Reggie Miller and his sister Cheryl Miller used to hustle kids during their childhood to get $10 for McDonald’s Happy Meals
The Miller family, with their two Hall of Fame basketball players, will be etched in basketball lore for their contribution to the sport.
The elder sibling, Cheryl was the first person ever to have their jersey retired by USC. She was also an Olympic gold medallist with the United States in 1984.
The younger one, Reggie is considered the greatest player in Indiana Pacers’ history. Reggie is also a member of the NBA’s 75th-anniversary team and a respected analyst with TNT. He’s commonly regarded as one of the greatest 3-point snipers in league history.
Also read: “Reggie Miller probably would’ve made another 1,500 3-pointers”: Al Harrington believes the Pacers legend could’ve ended up with way more 3-pointers if he shot as frequent as Stephen Curry does
With so much professional success, it is a given that the Millers earned plenty as pros. Their financial status wasn’t always as grand though. Their condition was such that an occasional Happy Meal from McDonald’s was considered a luxury.
How did Reggie Miller and Cheryl Miller earn extra money to afford Happy Meals?
With their financial position putting them in a position to not munch on their favorite meal as frequently as they would like, the Millers took to using their basketball skills to pinch an extra meal.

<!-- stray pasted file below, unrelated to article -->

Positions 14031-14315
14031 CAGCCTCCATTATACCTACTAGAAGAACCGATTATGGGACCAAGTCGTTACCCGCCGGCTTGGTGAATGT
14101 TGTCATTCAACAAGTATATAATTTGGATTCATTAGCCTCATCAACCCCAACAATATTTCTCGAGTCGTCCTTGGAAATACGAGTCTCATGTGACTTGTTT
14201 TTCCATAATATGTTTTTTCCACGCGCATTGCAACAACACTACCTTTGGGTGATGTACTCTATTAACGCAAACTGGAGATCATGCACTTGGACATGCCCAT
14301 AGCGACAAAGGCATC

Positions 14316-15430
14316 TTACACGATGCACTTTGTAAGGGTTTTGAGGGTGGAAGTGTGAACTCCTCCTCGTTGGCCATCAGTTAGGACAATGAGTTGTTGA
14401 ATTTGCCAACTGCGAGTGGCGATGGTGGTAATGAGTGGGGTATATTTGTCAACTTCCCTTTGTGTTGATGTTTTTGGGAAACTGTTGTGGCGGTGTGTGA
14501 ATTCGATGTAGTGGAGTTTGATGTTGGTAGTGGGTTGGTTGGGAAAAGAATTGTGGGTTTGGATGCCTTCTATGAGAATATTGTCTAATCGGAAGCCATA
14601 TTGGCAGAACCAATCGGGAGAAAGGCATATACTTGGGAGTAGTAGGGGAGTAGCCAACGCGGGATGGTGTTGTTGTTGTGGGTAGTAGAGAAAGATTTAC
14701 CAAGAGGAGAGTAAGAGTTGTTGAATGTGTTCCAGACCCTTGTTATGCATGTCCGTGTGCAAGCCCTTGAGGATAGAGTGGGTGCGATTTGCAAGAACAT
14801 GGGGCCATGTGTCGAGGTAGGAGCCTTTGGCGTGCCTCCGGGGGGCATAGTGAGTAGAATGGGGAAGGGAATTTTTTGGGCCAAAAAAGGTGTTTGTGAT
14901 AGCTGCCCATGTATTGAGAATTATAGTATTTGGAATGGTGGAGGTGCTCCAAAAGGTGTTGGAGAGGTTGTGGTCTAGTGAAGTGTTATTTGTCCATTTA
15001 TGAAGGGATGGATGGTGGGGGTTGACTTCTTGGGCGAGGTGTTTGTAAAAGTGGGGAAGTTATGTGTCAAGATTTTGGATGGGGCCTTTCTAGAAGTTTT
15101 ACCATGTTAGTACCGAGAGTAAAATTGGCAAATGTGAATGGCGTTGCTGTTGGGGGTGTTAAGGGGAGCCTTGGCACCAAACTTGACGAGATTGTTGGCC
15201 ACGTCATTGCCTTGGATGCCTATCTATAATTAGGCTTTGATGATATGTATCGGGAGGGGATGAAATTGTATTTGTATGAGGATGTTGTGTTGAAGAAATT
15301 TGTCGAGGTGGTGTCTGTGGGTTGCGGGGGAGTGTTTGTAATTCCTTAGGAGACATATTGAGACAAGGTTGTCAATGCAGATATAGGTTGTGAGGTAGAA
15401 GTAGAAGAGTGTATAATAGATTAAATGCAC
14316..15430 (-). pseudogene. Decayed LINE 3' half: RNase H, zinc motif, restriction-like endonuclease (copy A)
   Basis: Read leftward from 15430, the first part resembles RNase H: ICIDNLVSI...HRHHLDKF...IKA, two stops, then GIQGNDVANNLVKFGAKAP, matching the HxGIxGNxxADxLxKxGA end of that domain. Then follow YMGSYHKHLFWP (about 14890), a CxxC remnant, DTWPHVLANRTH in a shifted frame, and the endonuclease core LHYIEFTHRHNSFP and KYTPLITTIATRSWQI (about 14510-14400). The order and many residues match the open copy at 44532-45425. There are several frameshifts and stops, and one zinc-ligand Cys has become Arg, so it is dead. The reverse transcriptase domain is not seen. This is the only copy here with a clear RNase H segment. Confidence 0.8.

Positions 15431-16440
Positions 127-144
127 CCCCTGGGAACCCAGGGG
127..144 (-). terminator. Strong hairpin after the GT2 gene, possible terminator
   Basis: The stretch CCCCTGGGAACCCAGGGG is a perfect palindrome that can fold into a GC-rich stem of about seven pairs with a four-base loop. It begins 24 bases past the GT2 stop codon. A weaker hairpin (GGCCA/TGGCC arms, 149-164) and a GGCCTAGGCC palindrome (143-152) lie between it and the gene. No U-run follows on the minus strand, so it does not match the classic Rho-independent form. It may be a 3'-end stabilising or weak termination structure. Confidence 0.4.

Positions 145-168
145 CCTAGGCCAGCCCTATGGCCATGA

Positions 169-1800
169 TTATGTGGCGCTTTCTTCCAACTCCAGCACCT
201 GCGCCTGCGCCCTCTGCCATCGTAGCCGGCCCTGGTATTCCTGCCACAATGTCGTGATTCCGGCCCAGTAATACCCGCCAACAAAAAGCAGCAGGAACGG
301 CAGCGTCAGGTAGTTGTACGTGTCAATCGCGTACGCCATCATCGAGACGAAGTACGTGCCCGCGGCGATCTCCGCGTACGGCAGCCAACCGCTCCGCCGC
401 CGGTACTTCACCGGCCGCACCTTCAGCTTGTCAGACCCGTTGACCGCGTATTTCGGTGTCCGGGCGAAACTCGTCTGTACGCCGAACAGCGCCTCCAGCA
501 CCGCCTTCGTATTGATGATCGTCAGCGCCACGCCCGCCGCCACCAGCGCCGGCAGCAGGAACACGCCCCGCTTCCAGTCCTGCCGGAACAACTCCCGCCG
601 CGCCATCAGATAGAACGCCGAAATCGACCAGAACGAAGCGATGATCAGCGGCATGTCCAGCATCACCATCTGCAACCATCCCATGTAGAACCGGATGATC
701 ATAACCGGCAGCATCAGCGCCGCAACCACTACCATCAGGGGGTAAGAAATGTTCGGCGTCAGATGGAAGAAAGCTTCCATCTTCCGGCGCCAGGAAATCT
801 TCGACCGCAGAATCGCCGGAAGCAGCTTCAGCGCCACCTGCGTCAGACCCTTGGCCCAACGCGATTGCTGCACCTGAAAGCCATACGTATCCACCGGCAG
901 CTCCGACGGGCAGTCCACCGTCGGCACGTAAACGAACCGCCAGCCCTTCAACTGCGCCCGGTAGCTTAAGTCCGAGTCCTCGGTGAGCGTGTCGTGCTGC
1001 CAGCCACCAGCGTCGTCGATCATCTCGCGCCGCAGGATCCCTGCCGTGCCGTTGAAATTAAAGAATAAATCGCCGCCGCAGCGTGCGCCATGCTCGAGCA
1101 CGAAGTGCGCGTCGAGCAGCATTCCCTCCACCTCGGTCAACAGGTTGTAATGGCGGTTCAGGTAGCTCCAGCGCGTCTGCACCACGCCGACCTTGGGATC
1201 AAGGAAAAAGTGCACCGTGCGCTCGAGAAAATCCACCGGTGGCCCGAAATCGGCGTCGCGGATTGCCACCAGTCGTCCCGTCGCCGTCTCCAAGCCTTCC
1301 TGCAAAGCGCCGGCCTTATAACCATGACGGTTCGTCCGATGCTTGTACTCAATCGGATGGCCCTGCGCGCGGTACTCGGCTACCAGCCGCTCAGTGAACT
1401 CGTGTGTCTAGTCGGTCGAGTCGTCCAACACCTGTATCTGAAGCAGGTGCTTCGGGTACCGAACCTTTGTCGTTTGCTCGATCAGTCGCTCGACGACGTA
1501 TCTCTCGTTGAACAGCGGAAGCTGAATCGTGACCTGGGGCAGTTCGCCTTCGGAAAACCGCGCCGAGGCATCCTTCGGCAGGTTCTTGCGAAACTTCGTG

Cheryl would pretend to not know the game. She would then team with her brother, Reggie, and challenge duos they find in the Parks in California to two-on-two basketball games.
The Millers would bet tenners on these games. They would naturally take big leads and then tease opponents into doubling down. And then, they would steal their lunch money just like that.
— Funk Flex !!!!! (@funkflex) September 9, 2012
In games of first-to-ten, the Millers were probably the legends of John Adams Elementary or Hunt Park where they played at. Miller revealed this part of his life in-depth in his book, I Love Being the Enemy.
Miller describes the events to take place when he was in the fifth and sixth grades. The duo really worked their way up from a young age with basketball.
Knowing their basketball skills, the Millers probably earned more Happy Meals than they’d have imagined when they started this hustle. If the Happy Meal-driven games honed their skills, the basketball world definitely owes one to the fast-food giants.